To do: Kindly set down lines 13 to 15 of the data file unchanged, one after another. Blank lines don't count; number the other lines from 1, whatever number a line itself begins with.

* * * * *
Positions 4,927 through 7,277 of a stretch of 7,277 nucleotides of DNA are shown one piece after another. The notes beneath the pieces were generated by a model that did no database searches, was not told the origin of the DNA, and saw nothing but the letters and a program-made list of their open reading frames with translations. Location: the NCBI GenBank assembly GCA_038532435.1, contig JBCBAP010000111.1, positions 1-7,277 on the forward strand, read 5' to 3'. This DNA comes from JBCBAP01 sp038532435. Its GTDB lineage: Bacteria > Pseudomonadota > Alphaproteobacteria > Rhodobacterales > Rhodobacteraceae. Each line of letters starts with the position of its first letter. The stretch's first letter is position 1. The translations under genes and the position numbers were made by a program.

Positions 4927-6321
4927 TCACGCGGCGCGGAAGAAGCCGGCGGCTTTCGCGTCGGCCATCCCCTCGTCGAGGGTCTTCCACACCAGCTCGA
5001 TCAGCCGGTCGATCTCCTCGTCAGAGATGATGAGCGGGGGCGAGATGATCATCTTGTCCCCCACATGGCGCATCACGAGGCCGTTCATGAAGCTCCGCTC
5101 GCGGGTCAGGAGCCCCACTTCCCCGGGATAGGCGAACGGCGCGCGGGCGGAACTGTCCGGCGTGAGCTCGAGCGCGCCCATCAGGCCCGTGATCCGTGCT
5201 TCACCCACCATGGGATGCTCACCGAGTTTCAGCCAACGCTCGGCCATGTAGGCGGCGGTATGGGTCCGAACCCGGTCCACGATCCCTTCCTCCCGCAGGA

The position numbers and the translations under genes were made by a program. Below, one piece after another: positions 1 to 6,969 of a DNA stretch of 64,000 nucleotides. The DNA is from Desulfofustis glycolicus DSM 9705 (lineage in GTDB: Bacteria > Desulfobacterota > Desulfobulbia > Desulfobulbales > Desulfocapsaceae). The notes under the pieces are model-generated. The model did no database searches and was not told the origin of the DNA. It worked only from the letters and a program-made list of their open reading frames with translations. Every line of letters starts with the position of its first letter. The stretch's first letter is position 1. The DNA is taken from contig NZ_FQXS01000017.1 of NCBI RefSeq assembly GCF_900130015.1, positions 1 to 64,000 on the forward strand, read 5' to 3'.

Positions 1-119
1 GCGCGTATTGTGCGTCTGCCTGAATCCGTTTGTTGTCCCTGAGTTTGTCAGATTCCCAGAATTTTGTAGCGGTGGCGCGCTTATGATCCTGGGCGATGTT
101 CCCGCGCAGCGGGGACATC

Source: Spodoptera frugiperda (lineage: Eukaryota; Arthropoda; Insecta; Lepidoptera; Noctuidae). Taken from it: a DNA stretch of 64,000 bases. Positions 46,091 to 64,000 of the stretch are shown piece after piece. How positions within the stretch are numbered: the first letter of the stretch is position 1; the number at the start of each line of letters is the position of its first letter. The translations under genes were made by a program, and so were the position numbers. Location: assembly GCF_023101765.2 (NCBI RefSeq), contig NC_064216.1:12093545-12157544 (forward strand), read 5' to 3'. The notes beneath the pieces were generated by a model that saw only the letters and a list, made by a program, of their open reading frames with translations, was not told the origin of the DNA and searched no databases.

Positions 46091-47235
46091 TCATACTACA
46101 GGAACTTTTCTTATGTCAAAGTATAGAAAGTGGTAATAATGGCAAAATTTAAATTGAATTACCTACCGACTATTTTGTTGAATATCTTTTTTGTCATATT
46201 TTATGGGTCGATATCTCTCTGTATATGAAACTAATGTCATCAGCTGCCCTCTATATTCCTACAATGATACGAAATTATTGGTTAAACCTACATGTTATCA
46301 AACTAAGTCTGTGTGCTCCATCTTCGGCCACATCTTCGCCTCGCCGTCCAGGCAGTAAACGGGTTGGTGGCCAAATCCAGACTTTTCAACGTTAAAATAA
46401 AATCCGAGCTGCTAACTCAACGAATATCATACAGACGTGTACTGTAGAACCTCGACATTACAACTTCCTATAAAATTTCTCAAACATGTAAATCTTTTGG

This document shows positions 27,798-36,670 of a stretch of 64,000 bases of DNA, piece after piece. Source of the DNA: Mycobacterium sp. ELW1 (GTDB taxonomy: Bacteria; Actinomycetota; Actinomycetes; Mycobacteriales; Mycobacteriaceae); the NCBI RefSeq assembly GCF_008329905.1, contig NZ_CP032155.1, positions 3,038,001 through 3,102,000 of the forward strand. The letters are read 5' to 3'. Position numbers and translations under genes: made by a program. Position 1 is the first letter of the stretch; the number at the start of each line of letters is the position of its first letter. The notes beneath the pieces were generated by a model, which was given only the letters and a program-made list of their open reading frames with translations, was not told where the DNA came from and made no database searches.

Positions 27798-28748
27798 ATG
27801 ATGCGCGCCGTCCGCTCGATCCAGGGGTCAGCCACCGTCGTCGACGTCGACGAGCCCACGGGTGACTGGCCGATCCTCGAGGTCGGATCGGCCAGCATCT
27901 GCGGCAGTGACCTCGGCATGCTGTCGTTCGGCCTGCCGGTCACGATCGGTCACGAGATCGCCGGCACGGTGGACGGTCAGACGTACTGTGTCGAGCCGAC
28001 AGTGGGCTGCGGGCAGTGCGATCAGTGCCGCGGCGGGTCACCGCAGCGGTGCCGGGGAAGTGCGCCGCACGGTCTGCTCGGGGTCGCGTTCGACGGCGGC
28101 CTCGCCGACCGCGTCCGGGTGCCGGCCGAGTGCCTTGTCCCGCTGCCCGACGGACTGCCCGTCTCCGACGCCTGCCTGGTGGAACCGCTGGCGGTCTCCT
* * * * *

46091 TCATACTACA
46101 GGAACTTTTCTTATGTCAAAGTATAGAAAGTGGTAATAATGGCAAAATTTAAATTGAATTACCTACCGACTATTTTGTTGAATATCTTTTTTGTCATATT
46201 TTATGGGTCGATATCTCTCTGTATATGAAACTAATGTCATCAGCTGCCCTCTATATTCCTACAATGATACGAAATTATTGGTTAAACCTACATGTTATCA